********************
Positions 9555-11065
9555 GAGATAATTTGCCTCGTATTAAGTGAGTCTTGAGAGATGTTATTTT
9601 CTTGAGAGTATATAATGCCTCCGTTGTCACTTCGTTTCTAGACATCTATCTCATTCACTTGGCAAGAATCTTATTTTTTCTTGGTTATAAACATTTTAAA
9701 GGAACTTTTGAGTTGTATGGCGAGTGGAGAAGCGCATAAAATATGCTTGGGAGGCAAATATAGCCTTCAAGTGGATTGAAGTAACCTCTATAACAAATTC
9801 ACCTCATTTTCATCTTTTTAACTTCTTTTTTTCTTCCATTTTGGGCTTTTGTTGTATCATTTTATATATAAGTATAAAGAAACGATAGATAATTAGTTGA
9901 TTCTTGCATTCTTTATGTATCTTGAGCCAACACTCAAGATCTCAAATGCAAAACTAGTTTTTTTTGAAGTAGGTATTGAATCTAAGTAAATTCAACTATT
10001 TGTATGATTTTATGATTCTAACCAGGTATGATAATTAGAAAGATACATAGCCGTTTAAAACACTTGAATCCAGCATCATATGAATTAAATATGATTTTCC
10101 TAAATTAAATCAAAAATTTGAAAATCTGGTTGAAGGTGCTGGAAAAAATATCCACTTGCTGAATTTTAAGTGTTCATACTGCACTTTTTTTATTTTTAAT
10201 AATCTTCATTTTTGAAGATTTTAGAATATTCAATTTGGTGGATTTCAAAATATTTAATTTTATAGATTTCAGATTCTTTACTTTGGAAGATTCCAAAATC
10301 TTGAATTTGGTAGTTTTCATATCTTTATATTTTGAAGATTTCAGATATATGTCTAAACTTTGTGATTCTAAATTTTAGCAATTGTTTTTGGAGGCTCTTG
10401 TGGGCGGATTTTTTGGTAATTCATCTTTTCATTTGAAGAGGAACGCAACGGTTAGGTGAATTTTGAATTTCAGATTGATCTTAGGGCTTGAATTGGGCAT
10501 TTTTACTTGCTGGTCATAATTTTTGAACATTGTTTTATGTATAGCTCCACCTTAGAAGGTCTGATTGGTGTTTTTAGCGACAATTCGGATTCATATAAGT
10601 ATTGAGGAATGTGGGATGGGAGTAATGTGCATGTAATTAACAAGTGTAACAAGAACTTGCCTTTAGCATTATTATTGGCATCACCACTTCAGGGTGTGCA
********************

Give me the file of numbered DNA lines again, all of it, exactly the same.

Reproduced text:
Positions 9555-11065
9555 GAGATAATTTGCCTCGTATTAAGTGAGTCTTGAGAGATGTTATTTT
9601 CTTGAGAGTATATAATGCCTCCGTTGTCACTTCGTTTCTAGACATCTATCTCATTCACTTGGCAAGAATCTTATTTTTTCTTGGTTATAAACATTTTAAA
9701 GGAACTTTTGAGTTGTATGGCGAGTGGAGAAGCGCATAAAATATGCTTGGGAGGCAAATATAGCCTTCAAGTGGATTGAAGTAACCTCTATAACAAATTC
9801 ACCTCATTTTCATCTTTTTAACTTCTTTTTTTCTTCCATTTTGGGCTTTTGTTGTATCATTTTATATATAAGTATAAAGAAACGATAGATAATTAGTTGA
9901 TTCTTGCATTCTTTATGTATCTTGAGCCAACACTCAAGATCTCAAATGCAAAACTAGTTTTTTTTGAAGTAGGTATTGAATCTAAGTAAATTCAACTATT
10001 TGTATGATTTTATGATTCTAACCAGGTATGATAATTAGAAAGATACATAGCCGTTTAAAACACTTGAATCCAGCATCATATGAATTAAATATGATTTTCC
10101 TAAATTAAATCAAAAATTTGAAAATCTGGTTGAAGGTGCTGGAAAAAATATCCACTTGCTGAATTTTAAGTGTTCATACTGCACTTTTTTTATTTTTAAT
10201 AATCTTCATTTTTGAAGATTTTAGAATATTCAATTTGGTGGATTTCAAAATATTTAATTTTATAGATTTCAGATTCTTTACTTTGGAAGATTCCAAAATC
10301 TTGAATTTGGTAGTTTTCATATCTTTATATTTTGAAGATTTCAGATATATGTCTAAACTTTGTGATTCTAAATTTTAGCAATTGTTTTTGGAGGCTCTTG
10401 TGGGCGGATTTTTTGGTAATTCATCTTTTCATTTGAAGAGGAACGCAACGGTTAGGTGAATTTTGAATTTCAGATTGATCTTAGGGCTTGAATTGGGCAT
10501 TTTTACTTGCTGGTCATAATTTTTGAACATTGTTTTATGTATAGCTCCACCTTAGAAGGTCTGATTGGTGTTTTTAGCGACAATTCGGATTCATATAAGT
10601 ATTGAGGAATGTGGGATGGGAGTAATGTGCATGTAATTAACAAGTGTAACAAGAACTTGCCTTTAGCATTATTATTGGCATCACCACTTCAGGGTGTGCA